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Holly Worthington

The first time I drove up Sierrita Mountain Road to arrive at the Land, I felt I must be going to the nearest most wild place one could get to from Tucson. 

 

The Land With No Name is a welcoming wild place, you feel it immediately. Kate and Ted personify it and amplify it in everything they do to nourish land and art, culture, and artists there. It is one of those very special places too that is a kind of permeable membrane between earth and human, where you suddenly remember things you had forgotten you knew about the earth, and she remembers you too.

     

During my first guided tour of the sculpture sanctuary there, I was most touched by a sculpture work I never saw, one that is no longer there, except in memory and in ways we don't normally measure. It existed through the lively descriptions of it by Kate and Ted as they visualized and shared how it moved and how it changed. What was important about the sculpture was the imprint and traces it left in space and time and on minds. What was important was how it had eroded, changed, and became part of something shared in the air we breathed and the sunlight we felt.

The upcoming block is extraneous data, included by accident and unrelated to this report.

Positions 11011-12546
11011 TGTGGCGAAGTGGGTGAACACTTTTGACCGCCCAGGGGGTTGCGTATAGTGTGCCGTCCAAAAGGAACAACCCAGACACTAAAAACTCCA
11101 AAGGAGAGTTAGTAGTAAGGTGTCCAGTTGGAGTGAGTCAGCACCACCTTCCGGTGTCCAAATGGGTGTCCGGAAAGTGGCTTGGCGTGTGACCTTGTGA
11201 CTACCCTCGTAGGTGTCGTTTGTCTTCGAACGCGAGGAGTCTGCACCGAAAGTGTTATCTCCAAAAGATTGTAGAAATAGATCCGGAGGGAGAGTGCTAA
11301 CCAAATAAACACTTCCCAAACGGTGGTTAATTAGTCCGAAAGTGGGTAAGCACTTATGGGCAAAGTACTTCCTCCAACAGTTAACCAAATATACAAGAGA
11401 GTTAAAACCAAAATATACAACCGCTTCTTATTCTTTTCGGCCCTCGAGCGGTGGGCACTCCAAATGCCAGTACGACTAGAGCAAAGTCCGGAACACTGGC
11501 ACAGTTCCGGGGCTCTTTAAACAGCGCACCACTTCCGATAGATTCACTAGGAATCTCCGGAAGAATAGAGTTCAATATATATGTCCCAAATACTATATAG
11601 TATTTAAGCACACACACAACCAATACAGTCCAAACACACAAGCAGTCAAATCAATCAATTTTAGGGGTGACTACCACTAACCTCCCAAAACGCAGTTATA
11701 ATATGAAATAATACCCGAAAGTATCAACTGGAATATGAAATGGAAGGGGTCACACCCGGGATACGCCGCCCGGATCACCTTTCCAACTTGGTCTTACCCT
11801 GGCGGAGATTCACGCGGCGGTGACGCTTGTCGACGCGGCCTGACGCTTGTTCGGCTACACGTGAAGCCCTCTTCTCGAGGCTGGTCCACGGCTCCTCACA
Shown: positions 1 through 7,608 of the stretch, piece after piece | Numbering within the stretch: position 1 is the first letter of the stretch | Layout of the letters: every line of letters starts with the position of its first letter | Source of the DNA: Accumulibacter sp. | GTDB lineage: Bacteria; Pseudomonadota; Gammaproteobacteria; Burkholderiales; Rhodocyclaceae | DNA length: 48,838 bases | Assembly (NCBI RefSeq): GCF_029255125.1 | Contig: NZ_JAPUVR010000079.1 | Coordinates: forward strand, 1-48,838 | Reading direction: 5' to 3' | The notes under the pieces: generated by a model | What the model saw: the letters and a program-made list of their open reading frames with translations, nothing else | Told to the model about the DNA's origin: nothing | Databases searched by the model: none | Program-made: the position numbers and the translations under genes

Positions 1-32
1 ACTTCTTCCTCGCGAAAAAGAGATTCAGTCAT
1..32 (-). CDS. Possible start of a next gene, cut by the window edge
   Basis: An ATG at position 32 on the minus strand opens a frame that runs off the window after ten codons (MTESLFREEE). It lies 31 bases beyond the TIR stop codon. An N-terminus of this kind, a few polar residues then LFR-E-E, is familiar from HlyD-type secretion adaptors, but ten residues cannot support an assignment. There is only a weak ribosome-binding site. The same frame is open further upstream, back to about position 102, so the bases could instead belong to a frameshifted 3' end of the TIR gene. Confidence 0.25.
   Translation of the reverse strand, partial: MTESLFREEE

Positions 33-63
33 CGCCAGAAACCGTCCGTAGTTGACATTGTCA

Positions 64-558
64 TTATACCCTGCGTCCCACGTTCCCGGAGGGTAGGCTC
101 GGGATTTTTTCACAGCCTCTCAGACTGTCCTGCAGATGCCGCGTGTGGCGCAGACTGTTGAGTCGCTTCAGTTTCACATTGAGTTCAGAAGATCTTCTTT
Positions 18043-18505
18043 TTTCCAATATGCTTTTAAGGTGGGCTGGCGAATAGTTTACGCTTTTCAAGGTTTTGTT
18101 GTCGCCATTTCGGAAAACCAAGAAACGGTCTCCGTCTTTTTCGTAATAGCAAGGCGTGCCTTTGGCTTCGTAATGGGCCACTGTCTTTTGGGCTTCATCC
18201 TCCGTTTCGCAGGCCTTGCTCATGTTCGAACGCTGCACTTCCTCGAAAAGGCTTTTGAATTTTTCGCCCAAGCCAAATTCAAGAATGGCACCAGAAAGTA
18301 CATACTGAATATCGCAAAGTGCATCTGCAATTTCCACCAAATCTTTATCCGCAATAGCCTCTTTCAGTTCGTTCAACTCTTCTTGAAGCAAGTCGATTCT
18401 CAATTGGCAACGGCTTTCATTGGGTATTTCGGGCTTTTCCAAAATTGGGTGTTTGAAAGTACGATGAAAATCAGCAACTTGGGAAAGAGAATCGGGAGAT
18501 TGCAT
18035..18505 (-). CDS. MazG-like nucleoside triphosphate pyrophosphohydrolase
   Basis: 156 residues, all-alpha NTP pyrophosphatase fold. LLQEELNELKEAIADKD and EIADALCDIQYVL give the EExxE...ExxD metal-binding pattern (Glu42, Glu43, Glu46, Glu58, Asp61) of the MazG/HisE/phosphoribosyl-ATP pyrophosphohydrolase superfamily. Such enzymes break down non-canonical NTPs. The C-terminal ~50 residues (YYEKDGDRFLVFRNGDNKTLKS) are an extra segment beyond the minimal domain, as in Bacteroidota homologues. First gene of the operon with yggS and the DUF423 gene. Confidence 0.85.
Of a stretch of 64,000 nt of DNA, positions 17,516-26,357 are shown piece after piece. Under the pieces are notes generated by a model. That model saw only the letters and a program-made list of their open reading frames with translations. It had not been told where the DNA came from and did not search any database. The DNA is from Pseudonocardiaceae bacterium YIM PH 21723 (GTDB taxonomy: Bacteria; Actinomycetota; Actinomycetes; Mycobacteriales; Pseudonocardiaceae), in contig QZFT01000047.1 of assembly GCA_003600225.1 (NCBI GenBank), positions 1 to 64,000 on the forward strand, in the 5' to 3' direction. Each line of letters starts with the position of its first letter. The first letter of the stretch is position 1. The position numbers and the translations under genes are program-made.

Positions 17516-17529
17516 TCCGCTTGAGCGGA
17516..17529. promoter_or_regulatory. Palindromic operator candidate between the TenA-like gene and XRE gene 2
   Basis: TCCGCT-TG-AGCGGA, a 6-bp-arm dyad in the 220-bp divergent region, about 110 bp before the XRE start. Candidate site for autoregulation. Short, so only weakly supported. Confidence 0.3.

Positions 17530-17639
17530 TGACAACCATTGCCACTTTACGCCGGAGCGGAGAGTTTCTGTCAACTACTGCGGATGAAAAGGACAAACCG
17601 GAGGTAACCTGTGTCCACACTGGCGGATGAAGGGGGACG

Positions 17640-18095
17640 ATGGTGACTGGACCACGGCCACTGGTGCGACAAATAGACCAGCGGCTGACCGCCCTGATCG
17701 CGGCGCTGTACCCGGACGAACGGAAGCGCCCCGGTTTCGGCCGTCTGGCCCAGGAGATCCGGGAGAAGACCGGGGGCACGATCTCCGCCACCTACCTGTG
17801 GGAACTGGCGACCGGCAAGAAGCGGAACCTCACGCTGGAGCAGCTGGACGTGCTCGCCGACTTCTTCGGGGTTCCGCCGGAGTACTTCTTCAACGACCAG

I thought about how I had been using pinhole can cameras to collect traces and imprints of everywhere I had been in the last few years. Cameras that recorded the passage of time through the trails of the sun, dotted with clouds, damp, frozen or baked with weather, capturing air, nibbled by raccoons, and eroded over weeks and months and even years. I thought about the traces and imprints I collected through the cyanotypes I had started doing everywhere I went as well. And how, in leaving the pinhole can cameras especially, I was leaving something I had to return for.
 

Desert Spoon

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Cyanotype Photogram: Sectioned Desert Spoon, July 2021

Created at The Land With No Name Sanctuary, located on Tohono O’odham Ancestral Lands, Sonoran Desert, Arizona.